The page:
While the buzz on “Fahrenheit 9/11” is high and the interest will be record-breaking, I don’t think it is going to change all the minds about Bush as some would suggest. The audience for this is going to be big in liberal areas but will not likely turn many conservative heads. There are a few things that surprise in Moore’s doc but, for the most part, it was all familiar territory and his political heart is on his sleeve. The conservatives who even deign to see this – I can’t imagine most to shell out the 10 bucks for the “privilege” - are going to call it muckraking liberal propaganda bull***. I know it will do quite well in Cambridge MA but I’d really like to see what it takes in Middle America.

As I write this review, “Fahrenheit 9/11” is heading to be the top box office grosser for the weekend and will make film history as the first documentary to be number one at the theaters on release, ever. I am a fan of the genre and hope that the interest in Moore’s work will spark some to seek out other, better docu works like “Fog of War,” “Power Trip,” “The Revolution Will Not Be Televised” and “Bus 174.” I don’t think “9/11” is going to change the 2004 presidential election but, heck, one can hope. I give it a B-.

Laura:
A Republican with well seeded connections stole a presidency.  The Bush family and their close circle have close ties to the Saudis and oil interests.  George W. Bush was a lousy businessman before becoming president.  The Bin Laden family was rushed out of the country after 9/11.  The Patriot Act makes freedom negotiable when dealing with potential terrorists.  The Iraq War has nothing to do with hunting Al-Qaeda or terrorism. Young men fighting in dubious wars may exhibit barbaric behavior.  Mothers who lose sons to war grieve.  Brittany Spears is not an intellectual.  All of these things should be known by now to the American public, but filmmaker Michael Moore presents them with a magician's flourish in his anti-Bush screed, "Fahrenheit 9/11."

The success of Michael Moore's film at the Cannes Film Festival may only be explained by the current popularity of Bush bashing and unpopularity of the Iraq War.  While his presence in his latest effort is more restrained and less obnoxious than in his Oscar winning "Bowling for Columbine," his mocking tone and savvy media manipulation remain - as does his scattershot approach.  Moore serves up maybe two to three interesting tidbits in 120 minutes and does a thorough job tying the Bush family to the Saudis, but his film loses focus in its second half when he turns his sites on the Iraq War.

Moore opens with a swift reflection on the most contested presidential election in U.S. history, ending with an astonishing bit ignored by the American media - the near riot and assault on the presidential limo on Bush's inauguration day.  A quick recap of the president's first days in office paints a picture of a man who took a lot of vacation and ignored warning signs of a terrorist attack.  Then, lifting the technique of "21 Grams" director Alejandro Gonzalez Inarritu's segment of the "September 11" omnibus, the horrors of the day are heard over a black screen. (Moore has been praised repeatedly for this approach with very few references to Inarritu's initial authorship).  The now infamous 7-9 minutes of presidential inaction in a Florida schoolroom would have been more effective had Moore not deigned to give voice to Bush's possible thoughts. Then Moore gets conspiratorial with his audience, using the old "Dragnet" TV series to point out how obviously stupid it was to hustle the bin Laden family out of the country without even questioning them - the only problem here is that he condescends to his audience at the same time - how much public protest was there about this at the time?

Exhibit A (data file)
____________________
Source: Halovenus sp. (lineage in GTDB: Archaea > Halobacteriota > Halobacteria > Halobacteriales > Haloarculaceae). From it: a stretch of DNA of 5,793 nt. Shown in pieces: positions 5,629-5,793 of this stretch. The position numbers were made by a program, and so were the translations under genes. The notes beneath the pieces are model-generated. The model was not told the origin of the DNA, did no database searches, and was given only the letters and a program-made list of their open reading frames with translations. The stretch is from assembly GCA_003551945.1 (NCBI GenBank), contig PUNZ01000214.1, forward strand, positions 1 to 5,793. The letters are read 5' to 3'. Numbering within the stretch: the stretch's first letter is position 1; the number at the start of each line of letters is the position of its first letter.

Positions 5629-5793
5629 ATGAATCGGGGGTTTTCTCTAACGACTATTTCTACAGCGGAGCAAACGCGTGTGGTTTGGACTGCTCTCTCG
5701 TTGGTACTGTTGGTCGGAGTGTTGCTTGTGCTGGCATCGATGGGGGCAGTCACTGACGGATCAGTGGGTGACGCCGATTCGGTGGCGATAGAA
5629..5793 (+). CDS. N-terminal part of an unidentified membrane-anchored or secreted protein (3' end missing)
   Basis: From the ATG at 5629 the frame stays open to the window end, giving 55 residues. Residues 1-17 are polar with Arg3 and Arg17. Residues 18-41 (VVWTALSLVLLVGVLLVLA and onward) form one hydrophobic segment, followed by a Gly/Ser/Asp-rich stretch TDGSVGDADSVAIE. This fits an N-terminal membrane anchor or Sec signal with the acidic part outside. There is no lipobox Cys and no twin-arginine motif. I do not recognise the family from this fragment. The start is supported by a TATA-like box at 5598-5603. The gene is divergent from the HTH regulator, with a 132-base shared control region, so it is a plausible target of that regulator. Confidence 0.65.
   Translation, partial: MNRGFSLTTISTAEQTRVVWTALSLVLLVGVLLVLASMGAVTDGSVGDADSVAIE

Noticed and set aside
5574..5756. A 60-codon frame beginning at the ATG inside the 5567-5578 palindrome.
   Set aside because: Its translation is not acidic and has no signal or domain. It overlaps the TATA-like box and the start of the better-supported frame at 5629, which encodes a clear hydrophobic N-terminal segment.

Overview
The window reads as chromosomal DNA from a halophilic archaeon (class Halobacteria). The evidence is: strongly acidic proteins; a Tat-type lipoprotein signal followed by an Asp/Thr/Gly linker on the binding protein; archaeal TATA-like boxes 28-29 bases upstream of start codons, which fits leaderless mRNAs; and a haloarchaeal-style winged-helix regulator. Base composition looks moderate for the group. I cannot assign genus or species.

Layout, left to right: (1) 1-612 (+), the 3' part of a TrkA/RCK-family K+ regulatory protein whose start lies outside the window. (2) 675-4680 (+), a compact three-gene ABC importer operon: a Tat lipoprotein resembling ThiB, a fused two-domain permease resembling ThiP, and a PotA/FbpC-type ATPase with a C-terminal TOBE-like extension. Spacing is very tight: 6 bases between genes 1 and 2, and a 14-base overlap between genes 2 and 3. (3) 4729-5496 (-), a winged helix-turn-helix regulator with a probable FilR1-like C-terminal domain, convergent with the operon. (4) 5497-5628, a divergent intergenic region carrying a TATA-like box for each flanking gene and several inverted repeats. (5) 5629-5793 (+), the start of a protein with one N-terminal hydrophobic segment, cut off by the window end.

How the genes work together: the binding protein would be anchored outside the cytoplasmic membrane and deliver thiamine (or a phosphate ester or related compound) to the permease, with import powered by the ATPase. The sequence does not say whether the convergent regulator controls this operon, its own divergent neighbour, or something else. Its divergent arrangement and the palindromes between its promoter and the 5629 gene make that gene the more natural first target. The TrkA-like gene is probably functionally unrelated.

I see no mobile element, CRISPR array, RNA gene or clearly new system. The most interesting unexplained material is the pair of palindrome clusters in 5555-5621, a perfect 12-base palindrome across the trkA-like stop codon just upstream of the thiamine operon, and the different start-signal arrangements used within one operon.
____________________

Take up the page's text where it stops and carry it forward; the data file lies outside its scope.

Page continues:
Moore's best work is how he puts the Bushes in bed with the Saudis.  He's quick on his feet when, conducting an interview across the street from the Saudi Embassy in D.C. he's questioned by the Secret Service.  'Does the Secret Service usually protect foreign embassies?' asks Moore.  He then ruminates on why Bush was so slow to go after Osama in Afghanistan by tying in the little known visit to Houston by a Taliban leader over an oil pipeline deal (this was only reported by the UK press).  Moore does a side by side comparison of the discharge doc from the National Guard he obtained in 2000 with one released by the White House in 2004 - the 2004 doc obscures the name of George's fellow officer, Major James R. Bath, who became the Texas money manager for the Bin Laden family.  (An amusing cheap shot - when highlights George W.'s name, it is accompanied by a few bars of Eric Clapton's "Cocaine.")

Yet, Moore ignores the Saudi tie-in when he addresses the war in Iraq and begins to veer all over the map, from the economy in his hometown of Flint, the subject of his first film fifteen years ago, to how the Bush Government got the American people to buy into a military attack by using fear tactics, the factor he pointed to in his last film "Bowling for Columbine."  (Shouldn't the incidence of gun violence have increased dramatically since 9/11 then?)  The media is also blamed in a montage using such snippets as Katey Couric proclaiming 'Navy Seals rock!,' a sentiment that has nothing to do with being pro-war. The dubious behavior of many of the young men and women fighting in Iraq is somewhat balanced by sympathy for their predicament, but when Moore shows a Christmas Eve raid of a Baghdad home, it is all about the terrorized women inside and not at all about why the man they are searching for is wanted. An aside addressing the lapses and transgressions of Homeland Security questions question why passengers are allowed to bring butane lighters and matches on flights after the shoe-bomber incident by implying that the tobacco industry is behind it, but not a shred of evidence that this is the case is produced.

The success of Moore's tactics is evidenced when he attempts to question congressmen and the lawmakers and their staffs scatter like frightened pigeons on the DC sidewalks, but he clearly considers the 'gotcha' entertainment factor with higher priority than backing up many of his statements.  Moore would, in fact, have us believe that Baghdad under Hussein was a utopia of children in playgrounds and happy, smiling people everywhere before the U.S. moved in.

"Fahrenheit 9/11" certainly contains a message or two worth listening to, and his very last Bush sound bite is a hilarious kicker, but this barrage of fist-pumping propaganda should not be mistaken for a well made film.

C+